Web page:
The easiest and most-likely-successfull way would be to collect dates at which sales tax were changed at the state level and then do a second-order diff-in-diff (after tax change-before tax change, compared to other states). Then, your identification assumption relies only on "changes in the tax rate are independent to the error term", which is still not great, but much - much - better than what you're doing now. Look at this paper, who look at the impact of introduction in female voting (women's suffrage) onto outcomes.

Instead of "Introduction of female voting", you would do "change in sales tax rate".

  • 1
    $\begingroup$ One additional issue is that because people can and do shift consumption between states, there's no reason to believe that a pattern seen in state sales tax revenue would generalize to a national program. $\endgroup$ May 14, 2015 at 21:29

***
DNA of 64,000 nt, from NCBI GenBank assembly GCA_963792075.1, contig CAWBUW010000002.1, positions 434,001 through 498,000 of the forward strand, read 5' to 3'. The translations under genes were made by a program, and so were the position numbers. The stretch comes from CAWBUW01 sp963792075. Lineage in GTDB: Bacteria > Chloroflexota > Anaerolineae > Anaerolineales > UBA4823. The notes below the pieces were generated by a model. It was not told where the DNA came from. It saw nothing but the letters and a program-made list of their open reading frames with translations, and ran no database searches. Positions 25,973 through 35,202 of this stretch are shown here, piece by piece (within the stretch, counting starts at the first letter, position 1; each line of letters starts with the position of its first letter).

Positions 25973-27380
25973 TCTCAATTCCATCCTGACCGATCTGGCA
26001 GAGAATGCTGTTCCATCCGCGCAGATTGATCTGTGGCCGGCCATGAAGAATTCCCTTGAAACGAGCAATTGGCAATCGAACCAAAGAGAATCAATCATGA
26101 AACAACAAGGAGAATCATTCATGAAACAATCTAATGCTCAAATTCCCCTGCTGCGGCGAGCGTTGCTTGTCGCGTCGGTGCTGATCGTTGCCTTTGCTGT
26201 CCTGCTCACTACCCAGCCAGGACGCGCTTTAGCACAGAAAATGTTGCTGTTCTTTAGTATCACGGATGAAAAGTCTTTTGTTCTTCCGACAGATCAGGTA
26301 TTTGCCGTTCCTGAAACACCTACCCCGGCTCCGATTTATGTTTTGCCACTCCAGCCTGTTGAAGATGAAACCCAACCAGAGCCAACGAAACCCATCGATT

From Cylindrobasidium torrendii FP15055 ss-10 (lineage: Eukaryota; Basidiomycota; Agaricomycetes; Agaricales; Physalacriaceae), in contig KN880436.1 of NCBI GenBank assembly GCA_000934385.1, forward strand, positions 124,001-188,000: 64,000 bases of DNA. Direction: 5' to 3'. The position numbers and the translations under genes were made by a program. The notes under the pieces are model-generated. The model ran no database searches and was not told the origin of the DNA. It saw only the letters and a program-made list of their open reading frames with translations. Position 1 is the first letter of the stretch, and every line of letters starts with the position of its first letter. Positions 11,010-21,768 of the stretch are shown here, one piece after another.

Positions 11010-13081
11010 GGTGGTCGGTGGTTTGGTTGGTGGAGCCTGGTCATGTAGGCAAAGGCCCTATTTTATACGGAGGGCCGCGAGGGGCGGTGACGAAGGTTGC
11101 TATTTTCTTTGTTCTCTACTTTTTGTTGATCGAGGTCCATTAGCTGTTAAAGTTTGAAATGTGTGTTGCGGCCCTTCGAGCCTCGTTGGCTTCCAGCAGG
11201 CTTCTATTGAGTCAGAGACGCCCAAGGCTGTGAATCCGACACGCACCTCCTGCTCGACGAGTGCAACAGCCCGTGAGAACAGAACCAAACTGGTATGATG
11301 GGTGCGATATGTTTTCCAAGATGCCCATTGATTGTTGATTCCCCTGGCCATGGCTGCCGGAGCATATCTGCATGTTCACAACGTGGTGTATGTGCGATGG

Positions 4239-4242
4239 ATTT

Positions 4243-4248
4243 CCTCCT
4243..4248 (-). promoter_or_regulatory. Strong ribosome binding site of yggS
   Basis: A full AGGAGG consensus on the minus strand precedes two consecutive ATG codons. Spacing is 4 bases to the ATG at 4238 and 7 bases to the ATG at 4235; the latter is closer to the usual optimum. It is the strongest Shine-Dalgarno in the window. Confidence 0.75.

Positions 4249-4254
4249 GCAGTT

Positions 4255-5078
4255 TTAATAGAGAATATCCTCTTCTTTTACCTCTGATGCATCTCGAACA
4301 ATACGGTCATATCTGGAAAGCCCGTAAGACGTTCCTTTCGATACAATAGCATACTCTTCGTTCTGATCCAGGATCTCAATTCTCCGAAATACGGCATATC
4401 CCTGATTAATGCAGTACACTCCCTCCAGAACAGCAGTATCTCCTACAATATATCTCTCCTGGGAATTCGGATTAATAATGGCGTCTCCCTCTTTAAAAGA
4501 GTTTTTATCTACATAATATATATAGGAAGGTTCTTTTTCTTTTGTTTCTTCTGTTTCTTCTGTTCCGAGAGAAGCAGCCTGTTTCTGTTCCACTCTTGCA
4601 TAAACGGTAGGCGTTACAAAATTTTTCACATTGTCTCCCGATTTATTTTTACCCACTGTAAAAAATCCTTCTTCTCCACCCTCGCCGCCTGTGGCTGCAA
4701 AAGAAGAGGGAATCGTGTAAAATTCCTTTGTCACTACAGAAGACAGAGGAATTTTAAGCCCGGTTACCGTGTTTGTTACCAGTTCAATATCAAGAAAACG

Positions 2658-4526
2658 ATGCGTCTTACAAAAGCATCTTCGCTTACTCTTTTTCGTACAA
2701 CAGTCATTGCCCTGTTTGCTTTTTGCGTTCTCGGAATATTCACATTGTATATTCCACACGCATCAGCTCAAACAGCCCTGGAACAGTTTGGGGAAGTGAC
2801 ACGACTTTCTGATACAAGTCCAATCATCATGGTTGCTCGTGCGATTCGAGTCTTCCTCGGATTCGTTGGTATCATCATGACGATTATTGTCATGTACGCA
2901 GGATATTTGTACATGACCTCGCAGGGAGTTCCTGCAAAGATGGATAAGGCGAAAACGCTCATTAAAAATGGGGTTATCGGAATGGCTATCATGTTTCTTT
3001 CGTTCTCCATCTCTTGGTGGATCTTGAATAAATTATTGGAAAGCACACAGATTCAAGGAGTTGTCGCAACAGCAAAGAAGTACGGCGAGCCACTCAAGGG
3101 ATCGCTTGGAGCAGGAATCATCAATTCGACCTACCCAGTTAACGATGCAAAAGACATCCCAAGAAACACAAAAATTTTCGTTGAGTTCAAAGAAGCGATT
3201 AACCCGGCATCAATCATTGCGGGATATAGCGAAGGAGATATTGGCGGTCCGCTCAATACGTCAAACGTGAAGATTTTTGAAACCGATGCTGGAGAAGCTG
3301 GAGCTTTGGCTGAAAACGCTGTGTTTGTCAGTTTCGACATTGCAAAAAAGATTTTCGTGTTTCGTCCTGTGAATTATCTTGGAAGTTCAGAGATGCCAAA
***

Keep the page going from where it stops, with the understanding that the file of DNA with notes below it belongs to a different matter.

• 1
    $\begingroup$ @FooBar I am not trying to develop a causal relationship but instead find the peak of the Laffer corrleation as the optimum tax rate. $\endgroup$
    – Howsikan
    May 14, 2015 at 23:30
  • 1
    $\begingroup$ @dismalscience Good observation. I will kepp that in mind. $\endgroup$
    – Howsikan
    May 14, 2015 at 23:32
  • 1
    $\begingroup$ This does not provide an answer to the question. To critique or request clarification from an author, leave a comment below their post. $\endgroup$
    – Lumi
    May 15, 2015 at 1:27
  • 1
    $\begingroup$ @FooBar That didn't come over unfortunately - and I'm not disagreeing about the (many) abuses of regression analysis - but I think it's important to take the time to do the formal discussion as Alecos did, which helps build understanding and intuition, rather than offhand 'I hope you're not...' type comments. $\endgroup$
    – Lumi
    May 16, 2015 at 16:14

Your Answer

By clicking “Post Your Answer”, you agree to our terms of service and acknowledge you have read our privacy policy.

Not the answer you're looking for? Browse other questions tagged or ask your own question.